Nicholas Jones - Blog and Archive Website

Margaret Thatcher’s interventions to strengthen police tactics during the 1984-85 miners’ strike have been well documented, but her official papers reveal she put pressure on police forces in Scotland as well as in England and Wales.

Revisiting her cabinet papers is timely given the imminent publication of John Scott’s review into the impact of policing on community relations in the Scottish coalfield.

Scott’s review was established by the Scottish government in June 2018 to re-assess the “unprecedented strain” placed on policing and community relationships and the “extremely challenging situations” faced by individual officers.

My own re-examination of the Thatcher cabinet records underlined yet again how the government’s public stance – that “no instructions” were issued to chief constables during the strike – is contradicted by the content of secret and confidential documents.

Two months into the strike, at the height of picketing in Scotland, and after violent scenes outside the Ravenscraig steel works, the Prime Minister wanted some immediate answers.

“Don’t panic” is the advice to car workers from Len McCluskey, the Unite union general secretary, as Boris Johnson and Jeremy Hunt step up their Brexit No Deal preparations, amid further evidence of the precarious nature of the British automotive industry.

In response to questioning on the Andrew Marr Show (30.6.2019) about warnings that jobs and investment in the car industry could take a 20 per cent hit in the event of the UK leaving the EU without an agreement on October 30, Mr McCluskey insisted six times that there was no need for car workers to panic.

But when Marr pointed to a YouGov opinion poll of trade union members that showed that 65 per cent of Unite members wanted to remain, Mr McCluskey denied that was the case.

While post-Brexit job losses continue to mount in the wake of the accelerating downsizing of the British car industry, the workforce lacks the support of a coherent or cohesive voice speaking up on their behalf.

Motor manufacturing is just one of many industrial sectors where employees are being let down by the failure of the labour and trade union movement to mount a vigorous campaign to safeguard future employment.

Instead of a jointly agreed strategy identifying where jobs are being lost – and then explaining how they might be protected – the largest unions seem to have coalesced around the fallback position of simply rejecting a no deal exit rather than facing head on the impact of Leave or Remain.

Uncertainty about the UK’s future relationship with the European Union is without doubt the greatest current threat to job prospects in the automotive sector and a wide range of other industries.

The sight of Labour MPs from former mining constituencies expressing a readiness to accept cash for their localities in return for a vote in favour of Brexit is a haunting reminder of how easily the Conservatives bought off miners in the past.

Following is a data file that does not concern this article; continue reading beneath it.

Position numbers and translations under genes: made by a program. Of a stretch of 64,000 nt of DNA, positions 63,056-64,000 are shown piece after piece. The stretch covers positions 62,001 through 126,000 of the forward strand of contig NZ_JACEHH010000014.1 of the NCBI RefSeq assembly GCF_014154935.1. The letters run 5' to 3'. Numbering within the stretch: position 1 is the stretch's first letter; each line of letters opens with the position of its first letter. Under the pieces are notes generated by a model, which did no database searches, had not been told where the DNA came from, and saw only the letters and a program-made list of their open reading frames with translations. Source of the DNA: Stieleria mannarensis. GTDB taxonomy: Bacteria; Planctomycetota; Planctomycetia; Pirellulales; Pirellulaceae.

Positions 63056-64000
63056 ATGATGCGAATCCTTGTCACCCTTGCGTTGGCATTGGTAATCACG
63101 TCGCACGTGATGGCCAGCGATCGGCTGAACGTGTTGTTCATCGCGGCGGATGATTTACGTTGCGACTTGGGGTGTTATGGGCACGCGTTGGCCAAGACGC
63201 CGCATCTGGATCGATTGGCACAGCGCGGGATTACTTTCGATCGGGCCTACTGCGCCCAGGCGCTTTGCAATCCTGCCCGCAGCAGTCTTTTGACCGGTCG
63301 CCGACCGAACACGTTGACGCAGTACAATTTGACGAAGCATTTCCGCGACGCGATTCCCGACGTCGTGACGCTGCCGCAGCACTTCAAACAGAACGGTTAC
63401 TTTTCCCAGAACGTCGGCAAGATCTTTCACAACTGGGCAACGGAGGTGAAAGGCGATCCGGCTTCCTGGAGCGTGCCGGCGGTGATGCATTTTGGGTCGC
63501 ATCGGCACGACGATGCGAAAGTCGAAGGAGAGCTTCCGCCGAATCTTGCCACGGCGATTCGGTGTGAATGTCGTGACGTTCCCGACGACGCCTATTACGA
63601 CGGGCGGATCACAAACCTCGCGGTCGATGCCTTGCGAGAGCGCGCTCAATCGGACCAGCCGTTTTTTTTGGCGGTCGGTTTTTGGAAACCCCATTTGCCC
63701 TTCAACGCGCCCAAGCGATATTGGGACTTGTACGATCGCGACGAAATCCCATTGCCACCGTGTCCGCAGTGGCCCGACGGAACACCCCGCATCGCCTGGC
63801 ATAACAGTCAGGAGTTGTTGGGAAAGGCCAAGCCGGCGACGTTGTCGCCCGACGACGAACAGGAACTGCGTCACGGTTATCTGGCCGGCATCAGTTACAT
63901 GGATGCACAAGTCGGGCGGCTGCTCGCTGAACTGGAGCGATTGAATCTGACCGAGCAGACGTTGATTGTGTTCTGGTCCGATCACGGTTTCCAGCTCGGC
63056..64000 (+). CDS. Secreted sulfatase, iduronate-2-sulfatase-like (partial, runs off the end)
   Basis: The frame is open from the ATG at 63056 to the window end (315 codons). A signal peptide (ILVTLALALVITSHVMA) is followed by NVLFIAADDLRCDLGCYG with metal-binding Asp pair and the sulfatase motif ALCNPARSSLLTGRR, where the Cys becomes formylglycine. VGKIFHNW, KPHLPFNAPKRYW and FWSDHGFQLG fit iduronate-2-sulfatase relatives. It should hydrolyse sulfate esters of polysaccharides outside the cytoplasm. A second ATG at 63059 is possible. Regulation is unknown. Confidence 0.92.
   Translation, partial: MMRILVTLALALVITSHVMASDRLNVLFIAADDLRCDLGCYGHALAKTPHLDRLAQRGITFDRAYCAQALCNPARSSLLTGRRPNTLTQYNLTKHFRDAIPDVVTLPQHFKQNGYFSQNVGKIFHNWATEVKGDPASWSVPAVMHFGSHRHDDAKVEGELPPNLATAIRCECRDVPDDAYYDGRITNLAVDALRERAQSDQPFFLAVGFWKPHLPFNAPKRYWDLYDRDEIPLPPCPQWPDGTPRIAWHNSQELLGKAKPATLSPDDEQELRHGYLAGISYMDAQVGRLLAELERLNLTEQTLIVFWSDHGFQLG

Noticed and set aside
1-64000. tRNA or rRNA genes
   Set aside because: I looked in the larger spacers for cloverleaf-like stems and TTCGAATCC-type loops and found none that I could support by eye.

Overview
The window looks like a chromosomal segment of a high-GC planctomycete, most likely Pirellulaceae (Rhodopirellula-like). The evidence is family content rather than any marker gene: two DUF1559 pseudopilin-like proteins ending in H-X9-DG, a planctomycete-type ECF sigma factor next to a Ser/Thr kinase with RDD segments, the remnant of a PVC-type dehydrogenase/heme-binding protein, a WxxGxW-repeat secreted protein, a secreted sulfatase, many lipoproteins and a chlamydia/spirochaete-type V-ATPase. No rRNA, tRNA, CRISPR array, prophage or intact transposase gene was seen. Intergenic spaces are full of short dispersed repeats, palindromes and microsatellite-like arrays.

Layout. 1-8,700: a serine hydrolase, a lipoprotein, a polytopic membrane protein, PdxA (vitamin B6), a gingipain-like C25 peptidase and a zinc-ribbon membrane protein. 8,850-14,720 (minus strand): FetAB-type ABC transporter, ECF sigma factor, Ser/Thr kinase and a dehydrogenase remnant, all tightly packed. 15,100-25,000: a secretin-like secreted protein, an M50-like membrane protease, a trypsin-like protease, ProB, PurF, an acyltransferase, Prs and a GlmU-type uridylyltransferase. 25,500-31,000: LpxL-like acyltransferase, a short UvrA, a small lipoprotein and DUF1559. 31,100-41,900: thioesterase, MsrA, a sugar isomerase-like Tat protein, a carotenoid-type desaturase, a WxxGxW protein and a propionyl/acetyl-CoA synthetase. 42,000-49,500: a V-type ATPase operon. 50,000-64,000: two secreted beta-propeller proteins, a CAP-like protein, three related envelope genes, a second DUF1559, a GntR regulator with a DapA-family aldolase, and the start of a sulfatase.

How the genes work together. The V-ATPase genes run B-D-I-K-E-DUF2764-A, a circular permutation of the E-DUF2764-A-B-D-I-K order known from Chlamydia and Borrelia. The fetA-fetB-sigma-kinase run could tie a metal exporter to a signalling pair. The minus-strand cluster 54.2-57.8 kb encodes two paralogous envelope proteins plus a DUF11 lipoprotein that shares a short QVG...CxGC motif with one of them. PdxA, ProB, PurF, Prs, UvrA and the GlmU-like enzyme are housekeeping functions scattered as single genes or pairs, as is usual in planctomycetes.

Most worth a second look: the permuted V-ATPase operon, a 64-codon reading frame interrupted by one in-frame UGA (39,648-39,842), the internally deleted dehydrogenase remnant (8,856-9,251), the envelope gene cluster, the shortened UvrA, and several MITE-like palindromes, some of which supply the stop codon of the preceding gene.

Offers of ever-higher redundancy payments enticed many miners back to work during the 1984-85 pit strike, and finally it was these cash incentives that helped secure Margaret Thatcher the victory she craved.

Almost a decade later, when Michael Heseltine pushed through the massive 1992 pit closure programme, he was convinced the £1 billion he had secured for redundancy pay-offs would again prove irresistible – and he was proved correct.

Once again, we see how the offer of Conservative cash – this time for investment within their constituencies – is again proving all-too tempting.

John Mann, Labour MP for Bassetlaw, in Nottinghamshire – a constituency that he says was “devastated pit closures” – is the most vocal supporter of Theresa May’s ploy of offering cash investment opportunities to former mining areas in recognition of Labour MPs voting in favour of her EU withdrawal agreement.

The 31 pit closures announced in October 1992 were a point of no return for the British coalfields, the eventual death knell for deep mining and the loss of tens of thousands of jobs.

A botched announcement, a Tory party revolt, and an embarrassing U-turn for John Major only months after being re-elected Prime Minister, did bring about a temporary reprieve, but the closures went ahead, ready for a slimmed down British Coal to be privatised.

There was a public outcry that had shocked the Prime Minister: 200,000 people marched through London in protest, and the miners’ leader Arthur Scargill was hailed a hero.

Cabinet papers revealed confidential Downing Street memos that contained excoriating criticism of the then President of the Board of Trade, Michael Heseltine, for mishandling public sympathy for the miners, and for allowing accusations of a government “betrayal” of men in the Nottinghamshire coalfield, who had stayed loyal to Margaret Thatcher in the 1984-85 pit strike.

After the shock announcement of the closures, and news that a pay-off for the 30,000 redundant miners would cost £1 billion, Major was forced to order an immediate inquiry into energy policy.